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Property developers banned after abusing £12m of investments

  • 02/01/2019
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Property developers banned after abusing £12m of investments
Six directors have been banned from running businesses, after they misled more than 300 people to invest £12m into residential property developments.


The group ran Liverpool-based property development company Absolute Living Developments Limited from around 2013.

The company pitched developments to investors, which focused on converting commercial buildings into homes.

Developments were predominantly located around Bradford and Greater Manchester.

However, the firm was found to provide misleading and incomplete information to investors, many of whom were based in Asia, meaning due diligence couldn’t be carried out.

Investors complained the developments had not been full completed and the apartments were unliveable.

In 2016 the company was wound-up over unpaid rates.

Investigators later discovered various examples of misconduct by the directors.

And the company had signed charges over Absolute Living Developments’ assets, which meant that a third party owns them and there are no remaining assets in the liquidation to pay creditors.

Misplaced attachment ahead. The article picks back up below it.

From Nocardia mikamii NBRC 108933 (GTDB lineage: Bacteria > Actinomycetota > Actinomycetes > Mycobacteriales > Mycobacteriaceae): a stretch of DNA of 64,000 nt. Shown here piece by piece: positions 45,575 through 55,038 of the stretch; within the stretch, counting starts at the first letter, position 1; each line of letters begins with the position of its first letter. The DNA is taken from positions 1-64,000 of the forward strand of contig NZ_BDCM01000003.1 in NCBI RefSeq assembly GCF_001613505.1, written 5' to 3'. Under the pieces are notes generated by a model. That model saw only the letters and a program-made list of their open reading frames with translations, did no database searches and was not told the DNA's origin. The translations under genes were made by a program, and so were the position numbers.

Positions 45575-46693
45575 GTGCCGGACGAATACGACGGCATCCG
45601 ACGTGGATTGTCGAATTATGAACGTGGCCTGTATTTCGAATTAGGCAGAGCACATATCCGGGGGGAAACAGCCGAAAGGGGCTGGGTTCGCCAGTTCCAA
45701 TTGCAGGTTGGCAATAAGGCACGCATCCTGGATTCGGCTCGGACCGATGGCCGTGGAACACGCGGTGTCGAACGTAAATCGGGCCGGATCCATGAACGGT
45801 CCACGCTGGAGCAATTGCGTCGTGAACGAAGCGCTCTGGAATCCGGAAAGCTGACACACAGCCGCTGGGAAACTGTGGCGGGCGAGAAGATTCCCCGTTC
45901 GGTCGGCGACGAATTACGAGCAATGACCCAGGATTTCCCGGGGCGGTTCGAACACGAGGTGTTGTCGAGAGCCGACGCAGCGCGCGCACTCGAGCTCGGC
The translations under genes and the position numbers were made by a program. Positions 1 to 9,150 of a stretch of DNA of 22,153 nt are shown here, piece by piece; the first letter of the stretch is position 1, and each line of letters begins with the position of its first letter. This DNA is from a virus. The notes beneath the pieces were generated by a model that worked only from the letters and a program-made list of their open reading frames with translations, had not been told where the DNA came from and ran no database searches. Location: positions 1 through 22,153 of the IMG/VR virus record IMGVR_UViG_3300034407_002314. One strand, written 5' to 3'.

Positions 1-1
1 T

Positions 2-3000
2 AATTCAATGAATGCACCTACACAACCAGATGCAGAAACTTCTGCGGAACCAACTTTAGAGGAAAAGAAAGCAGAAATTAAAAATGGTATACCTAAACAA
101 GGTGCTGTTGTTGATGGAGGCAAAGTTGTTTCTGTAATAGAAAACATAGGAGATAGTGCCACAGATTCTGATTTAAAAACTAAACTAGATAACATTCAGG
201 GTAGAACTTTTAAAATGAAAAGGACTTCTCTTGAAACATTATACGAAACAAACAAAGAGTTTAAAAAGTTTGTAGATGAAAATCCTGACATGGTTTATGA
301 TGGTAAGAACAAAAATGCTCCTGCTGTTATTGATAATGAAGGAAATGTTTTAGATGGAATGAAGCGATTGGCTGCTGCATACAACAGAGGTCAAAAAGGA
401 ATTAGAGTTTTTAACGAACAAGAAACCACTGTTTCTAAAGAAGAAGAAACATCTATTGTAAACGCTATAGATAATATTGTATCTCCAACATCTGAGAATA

The Insolvency Service said Absolute Living Developments had no ability to ensure the terms of contracts with investors could be met and had failed to provide safeguards for money obtained.

For one of the developments, it was found the company requested completion payments from investors despite the development not being completed.

The six directors have now been disqualified for a total of 54 years.

Two of the directors live in The Wirral and London, while the rest are based in Malaysia.

London-based Daniel Mark Harrison was the last of the directors to be disqualified and he was banned for six years through a court order.

An independent insolvency practitioner has been appointed to investigate recovery of assets for creditors –  to date claims from creditors in excess of £68m have been received.

Ken Beasley, official receiver for the Insolvency Service said: “This was a complex investigation, considering the amount of money that was invested, not all of the directors were based in the UK and we worked with several other authorities.

“We want to draw attention to these rogue directors so we can alert people about the risks involved when investing, while also warning that we will investigate and tackle those that set out to deliberately rip people off by misrepresenting the investment opportunity on offer.”

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